Freedom Day turns 19 years

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Christopher Motabogi

Free State (FS) residents will, like their counterparts across South Africa, commemorate Freedom Day on Friday at the Chevrolet Park Cricket Stadium in Bloemfontein. The celebrations will take place under the theme: “Mobilising society towards consolidating our democracy and freedom”. Organisers say the celebration will promote unity and a common agenda of building a united and prosperous South Africa and promoting the recently adopted National Development Plan as a long-term blueprint for the county’s future well-being.

The event is scheduled to take place one day before the usual 27 April celebrations and recognises the demise of the Apartheid rule and the ushering in of a new constitution and political dispensation in 1994. But 19 years down the line, questions are being asked about the bill of rights, the freedom enjoyed by South Africans and whether or not leaders and communities have strayed from the guiding principles enshrined in the constitution. Democratic Alliance (DA) Free State leader, Patricia Kopane, says South Africans have come together as a nation despite of being divided before. She believes we still share the value that we want to be one rainbow nation and one South Africa.

“Freedom Day for me is a time when we need to reflect back as a society to say where we came from as a nation, where we want to go, how to overcome the challenges that are still there and acknowledge everyone who’s played a role in being where we are today. “Freedom for me means nothing if there are still people who still go to bed without food in their stomach. Freedom means nothing to me if there are still people who are still unemployed, who are still uneducated. It means nothing to me if it gives many politicians the licence or the right to steal from the poor, because that is what I see today. I’m disappointed about that. Freedom means nothing to me if there are people who suffered under Apartheid and today still find themselves in the same situation,” says Kopane.

Afrikaans Handelsinstituut (AHI) CEO, Christo van Rheede, says freedom is something he treasures because we fought very hard for freedom in this country.  “We came through an Apartheid system that classified people, that determined where you should live and how you should live your life in general, that placed restrictions on you in terms of general progress and career progress,” says Van Rheede. He says 1994 ushered in a democratic South Africa and new constitution that emphasises all the different kinds of freedom that one can possibly enjoy.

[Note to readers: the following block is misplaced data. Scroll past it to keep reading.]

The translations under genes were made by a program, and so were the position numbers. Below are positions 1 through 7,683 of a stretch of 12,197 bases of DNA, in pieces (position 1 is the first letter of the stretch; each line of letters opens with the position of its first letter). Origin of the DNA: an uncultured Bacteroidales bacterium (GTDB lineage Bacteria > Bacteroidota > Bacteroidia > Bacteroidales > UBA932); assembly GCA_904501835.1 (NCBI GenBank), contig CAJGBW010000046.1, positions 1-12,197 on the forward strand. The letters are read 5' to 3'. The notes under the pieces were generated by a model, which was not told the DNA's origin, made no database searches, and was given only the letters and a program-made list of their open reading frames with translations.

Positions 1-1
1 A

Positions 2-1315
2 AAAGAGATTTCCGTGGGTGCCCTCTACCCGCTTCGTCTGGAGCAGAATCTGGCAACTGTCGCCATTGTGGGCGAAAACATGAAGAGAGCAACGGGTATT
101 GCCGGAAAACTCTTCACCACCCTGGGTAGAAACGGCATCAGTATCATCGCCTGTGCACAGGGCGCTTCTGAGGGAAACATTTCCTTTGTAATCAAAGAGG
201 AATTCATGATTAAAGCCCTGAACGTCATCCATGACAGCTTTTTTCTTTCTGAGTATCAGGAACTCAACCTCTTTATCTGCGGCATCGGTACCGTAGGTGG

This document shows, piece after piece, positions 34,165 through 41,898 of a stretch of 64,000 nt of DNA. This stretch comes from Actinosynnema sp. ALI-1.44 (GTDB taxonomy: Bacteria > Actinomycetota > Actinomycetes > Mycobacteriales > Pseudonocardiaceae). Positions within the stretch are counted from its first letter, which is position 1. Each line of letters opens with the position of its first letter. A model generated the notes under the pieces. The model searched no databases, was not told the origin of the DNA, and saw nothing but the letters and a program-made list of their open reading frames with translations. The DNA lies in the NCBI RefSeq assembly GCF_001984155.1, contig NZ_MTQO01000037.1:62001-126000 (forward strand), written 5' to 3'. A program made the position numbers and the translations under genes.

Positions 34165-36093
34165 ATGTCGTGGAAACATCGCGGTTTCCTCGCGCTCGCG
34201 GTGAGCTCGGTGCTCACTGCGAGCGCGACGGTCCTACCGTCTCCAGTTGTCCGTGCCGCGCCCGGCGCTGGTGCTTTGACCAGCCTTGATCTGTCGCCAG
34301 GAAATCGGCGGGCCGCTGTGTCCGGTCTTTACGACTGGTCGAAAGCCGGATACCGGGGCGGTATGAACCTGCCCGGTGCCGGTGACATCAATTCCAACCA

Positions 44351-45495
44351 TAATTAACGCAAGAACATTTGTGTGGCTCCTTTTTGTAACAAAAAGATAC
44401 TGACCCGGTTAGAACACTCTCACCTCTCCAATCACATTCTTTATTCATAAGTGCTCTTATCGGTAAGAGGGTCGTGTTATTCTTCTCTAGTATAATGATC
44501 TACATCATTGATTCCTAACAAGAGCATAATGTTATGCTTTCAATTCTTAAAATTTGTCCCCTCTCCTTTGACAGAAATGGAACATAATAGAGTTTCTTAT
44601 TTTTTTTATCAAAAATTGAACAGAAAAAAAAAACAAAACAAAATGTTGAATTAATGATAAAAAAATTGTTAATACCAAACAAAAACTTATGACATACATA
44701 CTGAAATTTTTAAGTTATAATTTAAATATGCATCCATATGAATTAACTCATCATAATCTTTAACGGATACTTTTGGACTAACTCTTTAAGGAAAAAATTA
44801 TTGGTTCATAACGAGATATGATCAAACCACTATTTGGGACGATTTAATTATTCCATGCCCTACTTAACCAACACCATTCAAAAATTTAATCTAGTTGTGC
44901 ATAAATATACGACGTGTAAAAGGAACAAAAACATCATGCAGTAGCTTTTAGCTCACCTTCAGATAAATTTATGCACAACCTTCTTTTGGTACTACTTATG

“With freedom obviously comes a huge amount of responsibility. That is the big challenge in the new South Africa” says Van Rheede. Legal Aid South Africa’s Free State and North-West head, Zanele Msweli, agrees with Van Rheede, describing freedom as “an odd concept”.  “Absolute freedom is an ideal beyond attainment. For example, if you live within a society, you subjugate your freedom to the will and the rules of the society, no matter how generous that society is.”

“Freedom to me is where I’m coming from, being able to live the life that I’m living and being able to achieve what I have achieved as a black woman today” says Msweli, who feels government has made great strides since 1994 to assist non-whites to improve the gap between the haves and the have-nots.”

However, Msweli as a legal professional employed by the country’s biggest law firm assisting poor and vulnerable South Africans with legal assistance and court representation, says she’s worried about the statistics on women and children being abused.
“So we (as South Africans) still need to entrench that culture where women’s rights are protected and promoted so that everybody can safely say we live or have attained the freedom that we fought for,” says Msweli.

christopher@centralmediagroup.co.za